Wednesday, March 6, 2013

Random Encounter Status (A Response)

There was a pretty inspiring discussion over at Dreams in the Lich House about what Random Encounters are up to. Lots and lots of good ideas. I was thinking about die-drop-charts a lot lately, but never found a satisfying solution (other than the ones already around, obviously). Then I read Porky's comment and had a revelation (thanks!).

So Porky wrote:
"One simple approach to improvisation is to make the encounter roll on a sheet of paper and interpret the result. Just the same encounter roll, not an extra one yet.
If a die lands close to the centre, the encounter is on a home or at least claimed territory. The halo region around the centre suggests a patrol or an invasion, based on the map and who's territory it might actually be. Landing near a long edge suggests a trek, near a short edge a search. A corner indicates isolation. The upper half suggests higher reasons like doing penance or self-discovery, the lower baser reasons like scheming or simply natural functions. Even if you're not rolling more than one die, you can combine them.
For example, a die falling on a longer edge, but slightly closer to a lower corner could suggest the group encountered is roving far away from home for a new food source. Maybe they're hungry, preoccupied, grumpy, demoralised. If they're wild, they might crave the party, if civilised resort to wiles or beg for help, all of which can help in interpreting the reaction roll. It also sets up a cascade of branching possibilities, maybe right across the region."
And I was like:
Or something down that line. So as soon as my schedule allowed it, I tried and made a drop chart to see what a Random Encounter might be doing when they cross paths with the characters. Result:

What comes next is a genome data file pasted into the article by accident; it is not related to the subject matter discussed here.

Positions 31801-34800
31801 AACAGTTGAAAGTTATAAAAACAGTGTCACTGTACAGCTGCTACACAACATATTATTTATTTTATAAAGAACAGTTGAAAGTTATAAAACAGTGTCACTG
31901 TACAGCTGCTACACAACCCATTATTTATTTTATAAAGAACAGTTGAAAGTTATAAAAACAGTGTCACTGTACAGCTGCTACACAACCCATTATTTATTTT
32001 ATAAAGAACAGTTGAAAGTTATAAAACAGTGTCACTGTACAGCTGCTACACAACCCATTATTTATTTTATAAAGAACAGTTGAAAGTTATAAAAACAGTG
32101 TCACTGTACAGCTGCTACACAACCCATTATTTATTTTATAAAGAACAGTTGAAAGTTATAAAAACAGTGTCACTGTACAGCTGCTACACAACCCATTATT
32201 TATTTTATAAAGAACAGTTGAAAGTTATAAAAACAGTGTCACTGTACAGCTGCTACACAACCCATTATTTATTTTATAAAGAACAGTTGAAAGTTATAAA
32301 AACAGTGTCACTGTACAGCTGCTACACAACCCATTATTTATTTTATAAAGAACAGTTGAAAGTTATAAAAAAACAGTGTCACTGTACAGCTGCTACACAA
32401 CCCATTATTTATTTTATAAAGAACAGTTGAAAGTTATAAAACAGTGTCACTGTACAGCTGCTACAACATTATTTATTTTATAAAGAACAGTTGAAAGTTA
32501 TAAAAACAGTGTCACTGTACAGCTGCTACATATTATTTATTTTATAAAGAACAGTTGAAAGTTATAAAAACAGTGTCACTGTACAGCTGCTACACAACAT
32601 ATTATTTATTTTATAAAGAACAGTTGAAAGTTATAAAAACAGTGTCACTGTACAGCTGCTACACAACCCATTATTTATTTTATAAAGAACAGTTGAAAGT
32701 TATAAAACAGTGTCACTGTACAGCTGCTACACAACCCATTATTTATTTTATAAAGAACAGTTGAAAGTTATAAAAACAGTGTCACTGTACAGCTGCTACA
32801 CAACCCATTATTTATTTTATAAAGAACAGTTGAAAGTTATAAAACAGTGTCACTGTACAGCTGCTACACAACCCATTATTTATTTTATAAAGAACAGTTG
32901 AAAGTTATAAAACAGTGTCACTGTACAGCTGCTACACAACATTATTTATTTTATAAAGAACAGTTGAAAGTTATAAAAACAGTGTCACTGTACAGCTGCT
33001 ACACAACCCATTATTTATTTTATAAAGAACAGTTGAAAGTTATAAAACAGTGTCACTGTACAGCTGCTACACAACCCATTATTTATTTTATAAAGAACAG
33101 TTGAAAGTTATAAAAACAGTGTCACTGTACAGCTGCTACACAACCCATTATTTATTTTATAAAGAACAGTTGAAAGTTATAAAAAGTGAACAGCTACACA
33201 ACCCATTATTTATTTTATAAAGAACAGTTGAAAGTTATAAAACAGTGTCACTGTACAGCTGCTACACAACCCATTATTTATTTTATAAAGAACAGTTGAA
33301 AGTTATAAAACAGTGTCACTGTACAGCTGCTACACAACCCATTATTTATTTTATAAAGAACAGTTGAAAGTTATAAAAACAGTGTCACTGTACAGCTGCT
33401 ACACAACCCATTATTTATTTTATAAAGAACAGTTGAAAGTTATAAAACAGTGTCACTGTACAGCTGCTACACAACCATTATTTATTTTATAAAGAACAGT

Random Encounter Status (drop-chart)

That's just a .png for now (I wonder what the best way is to make a .pdf online available... Any suggestions?). 

How to use it

As soon as a Random Encounter occurs, roll 1d20 (+HD, modified as implicated)) on this drop-chart. The result of the d20 shows how aware the encounter is of the group, the position indicates what he's up to (or what they are up to, etc.). Interpretation is according to what encounter it is (civilised, wild, undead, etc.) and where it's happening. The further away the die drops from the center, the more imminent is the need to interact with the group (if he's aware of them...).


Let's say the encounter is a group of bandits (6 bandits with 3 HD, a leader with 4 HD) in a forest. The die lands on the grey frame in the upper left corner, showing a 5. The group is lead through the forest by a scout (let's say level 3), has beasts of burden and a watchdog.

The bandits are content, moving towards their homebase after a succesfull mission regarding the security of their camp. They're aware of the group (5+11+2+3+5-5-5 = 16*  vs. 15 (forest)) and will engage (them being bandits and in a good mood, I'd go with the a Reaction Table and see what happens).

Upper right corner, in the grey frame, would mean, the bandits are out for treasure and the characters are the next target. More to the center could mean they are in the process of robbing someone else, very close to HB could mean they are torturing a captive right now, to get information about a treasure. Etc..

If the group in this example would have travelled cautious or without beasts of burden, the bandits would have been busy with whatever they were doing, without noticing the group, giving them the chance to ignore or intercept the encounter.

Last words

Of course I'd offer to make this available as a free pdf. Alas, as mentioned above, I'd have to check my options first. And see how the feedback is.

I wonder if somebody did something like that already. So if you know of somebody, I'd be very interested in the results!

*As a little side note, I'd say one of those bandits is aware of the group (one more as the difficulty). With a result of 18 it would have been 3, etc..


  1. 'Wow!' from me too - I love that you ran with it and I love what you've done.

    I've also read your reply at the original post and I agree it has almost mini-game potential - and that would be an avenue worth exploring to see how just much the system could be made to carry. That said, this is closer to the degree of simplicity I find useable at the table when the action is coming thick and fast.